In Bharat, between 1990 and 2018, life expectancy at birth increased by 11.6 years, mean years of schooling increased by 3.5 years and expected years of schooling increased by 4.7 years. Per capita incomes rose by over 250%.

As of 2018, more than 163 million Bharatiyas do not have access to safe drinking water. Over the decade ending 2011, water availability reduced by 15% and it is estimated that Bharat will become water-scarce by 2050.

According to the Credit Suisse data for 2018, the richest 1% in Bharat now controls 53% of the country’s wealth and the richest 5% about 69%. The top decile (or 10%) holds 76.3% of the nation’s wealth. According to the government data the average monthly incomes of the agricultural households which was Rs. 6,426 in 2012-13 increased marginally to Rs. 8,931 in 2016-17 which is very low and not sustainable.

Although estimates suggest that government expenditure in education has increased over the five years, it is still below 6 percent of GDP– a figure that the NITI Aayog suggests is necessary to achieve quality education.

To raise the income of at least 50 percent of Bharatiyas to levels of the global middle class, the economy not only needs to return to 8 percent growth or higher but must also maintain such growth for the next three decades.

Evaluation of post- independence performance

Post-independence Bharat has succeeded in overcoming the famines and we now have more than adequate buffer food stock to take care of almost one year’s requirement of the country. Literacy levels and life span of the people have improved considerably post- independence.

The GDP growth and per capita incomes of the people have increased significantly. We have more than sufficient FOREX reserves to face even a highly volatile balance of payment crisis unlike that of 1990s that pushed the country to mortgage the gold reserves to raise global debt to tide over the crisis. Service exports have increased exponentially neutralizing the deficit in merchandise trade.

Income inequalities and regional imbalances have increased and it was much steeper post liberalization. We still have a long way to catch up with the developed countries in terms of both investment and outcomes in health and education sectors. The desired level of growth in manufacturing sector has not taken place and our infrastructure is not of global standards to boast.

The broad objectives for the coming medium and long term should be:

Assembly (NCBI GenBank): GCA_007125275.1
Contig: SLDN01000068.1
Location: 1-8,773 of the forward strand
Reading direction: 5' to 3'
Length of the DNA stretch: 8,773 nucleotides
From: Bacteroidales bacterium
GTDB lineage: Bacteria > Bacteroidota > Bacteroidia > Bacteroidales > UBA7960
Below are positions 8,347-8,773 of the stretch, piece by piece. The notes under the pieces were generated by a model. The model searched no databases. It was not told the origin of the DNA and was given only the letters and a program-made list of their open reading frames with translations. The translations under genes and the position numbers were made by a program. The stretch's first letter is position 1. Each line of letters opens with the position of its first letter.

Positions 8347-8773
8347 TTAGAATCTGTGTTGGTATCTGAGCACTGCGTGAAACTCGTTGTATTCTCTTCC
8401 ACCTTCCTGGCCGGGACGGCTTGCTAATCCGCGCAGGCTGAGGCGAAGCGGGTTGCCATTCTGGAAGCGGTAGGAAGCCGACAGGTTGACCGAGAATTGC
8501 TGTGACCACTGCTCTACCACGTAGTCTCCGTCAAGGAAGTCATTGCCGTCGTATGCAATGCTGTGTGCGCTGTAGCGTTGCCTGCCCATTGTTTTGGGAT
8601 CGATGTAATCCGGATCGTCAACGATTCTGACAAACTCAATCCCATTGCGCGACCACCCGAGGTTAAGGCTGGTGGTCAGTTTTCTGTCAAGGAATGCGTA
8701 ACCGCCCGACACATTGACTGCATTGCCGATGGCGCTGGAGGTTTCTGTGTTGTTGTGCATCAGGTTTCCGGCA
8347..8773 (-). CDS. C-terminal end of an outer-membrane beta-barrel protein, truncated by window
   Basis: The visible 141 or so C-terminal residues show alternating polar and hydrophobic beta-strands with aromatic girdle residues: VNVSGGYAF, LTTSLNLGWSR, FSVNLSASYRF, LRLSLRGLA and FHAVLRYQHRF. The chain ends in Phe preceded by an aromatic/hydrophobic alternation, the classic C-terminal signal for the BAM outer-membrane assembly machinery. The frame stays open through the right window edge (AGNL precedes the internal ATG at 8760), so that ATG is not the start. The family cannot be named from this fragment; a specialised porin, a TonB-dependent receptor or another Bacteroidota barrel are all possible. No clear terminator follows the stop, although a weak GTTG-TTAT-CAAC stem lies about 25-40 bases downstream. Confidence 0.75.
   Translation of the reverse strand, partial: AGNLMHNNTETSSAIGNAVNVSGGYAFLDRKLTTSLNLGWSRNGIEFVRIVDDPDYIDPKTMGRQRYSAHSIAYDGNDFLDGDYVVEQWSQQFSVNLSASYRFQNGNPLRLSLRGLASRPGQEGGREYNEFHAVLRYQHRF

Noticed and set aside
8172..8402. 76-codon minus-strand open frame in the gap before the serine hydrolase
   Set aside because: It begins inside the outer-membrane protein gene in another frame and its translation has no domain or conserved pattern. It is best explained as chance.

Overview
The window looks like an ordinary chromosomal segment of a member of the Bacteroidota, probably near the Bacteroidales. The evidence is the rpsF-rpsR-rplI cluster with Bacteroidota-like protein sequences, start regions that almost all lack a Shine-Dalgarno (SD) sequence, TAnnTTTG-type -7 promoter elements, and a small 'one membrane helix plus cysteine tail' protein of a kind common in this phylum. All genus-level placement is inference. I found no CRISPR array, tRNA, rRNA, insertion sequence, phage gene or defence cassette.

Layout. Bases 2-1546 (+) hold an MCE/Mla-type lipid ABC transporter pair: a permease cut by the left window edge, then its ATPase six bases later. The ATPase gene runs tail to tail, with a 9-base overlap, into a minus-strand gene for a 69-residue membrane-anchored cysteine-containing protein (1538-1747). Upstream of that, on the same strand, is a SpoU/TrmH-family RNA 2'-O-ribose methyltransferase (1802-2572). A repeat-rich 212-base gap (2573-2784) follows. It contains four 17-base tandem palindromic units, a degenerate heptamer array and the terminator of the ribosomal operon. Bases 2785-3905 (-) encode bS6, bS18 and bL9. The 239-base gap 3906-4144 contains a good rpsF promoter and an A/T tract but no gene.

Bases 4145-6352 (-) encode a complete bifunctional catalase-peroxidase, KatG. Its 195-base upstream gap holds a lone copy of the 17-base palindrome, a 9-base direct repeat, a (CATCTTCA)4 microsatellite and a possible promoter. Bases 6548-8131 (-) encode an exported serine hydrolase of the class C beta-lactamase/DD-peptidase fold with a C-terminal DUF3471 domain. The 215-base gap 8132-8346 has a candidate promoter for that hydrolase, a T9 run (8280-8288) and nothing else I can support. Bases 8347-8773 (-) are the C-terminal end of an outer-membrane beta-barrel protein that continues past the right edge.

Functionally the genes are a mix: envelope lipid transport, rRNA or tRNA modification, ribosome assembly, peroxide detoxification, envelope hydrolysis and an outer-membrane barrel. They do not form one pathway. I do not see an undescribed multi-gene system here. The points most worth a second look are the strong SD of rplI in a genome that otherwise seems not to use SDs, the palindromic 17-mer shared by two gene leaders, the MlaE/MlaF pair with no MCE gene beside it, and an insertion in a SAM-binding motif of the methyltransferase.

• Stepping up the investment in health and education sectors for enhancing the outcomes to match the global standards.
  • Improve the infrastructure by investing heavily in developing roads, irrigation, railways, ports with special focus on developing rural infrastructure like- cold storage, ware houses and other rural supply chain linkages.
  • Special focus on developing the manufacturing sector with greater emphasis on agro-based industries located nearer to the rural areas.

The country also needs to set certain broad targets to be achieved in a decade’s time as under:

Sectoral share in GDP Targets

Sector Share in GDP
Primary sector 15.00%
Secondary sector 40.00%
Tertiary sector 45.00%

Employment pattern

Distribution of workforce Target
Agriculture 30.00%
Industry 40.00%
Services 30.00%

The initiatives suggested as above should result in the following broader outcomes:

  • Inclusive growth and reducing the income inequalities
  • Reducing the regional imbalances
  • Turning from a trade deficit nation to a trade surplus country.
  • Increasing the average agricultural house hold incomes much closer to the national per capita income.
  • Affordable healthcare
  • Literacy levels closer to 100%.

Let us hope the governments (both centre and the states) will deliberate, discuss and decide a plan of action and assign greater responsibility to Niti Ayog in coordinating between the centre and the states to achieve the above suggested broader outcomes with collective efforts.


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About the Author

Dr. B.N.V. Parthasarathi
Ex- Senior Banker, Financial and Management Consultant and Visiting faculty at premier B Schools and Universities. Areas of Specialization & Teaching interests - Banking, Finance, Entrepreneurship, Economics, Global Business & Behavioural Sciences. Qualification- M.Com., M.B.A., A.I.I.B.F., PhD. Experience- 25 years of banking and 14 years of teaching, research and consulting. 100 plus national and international publications on various topics like- banking, global trade, economy, public finance, public policy and spirituality. One book in English “In Search of Eternal Truth”, two books in Telugu and 20 short stories and 27 articles published in Telugu. Email id: [email protected]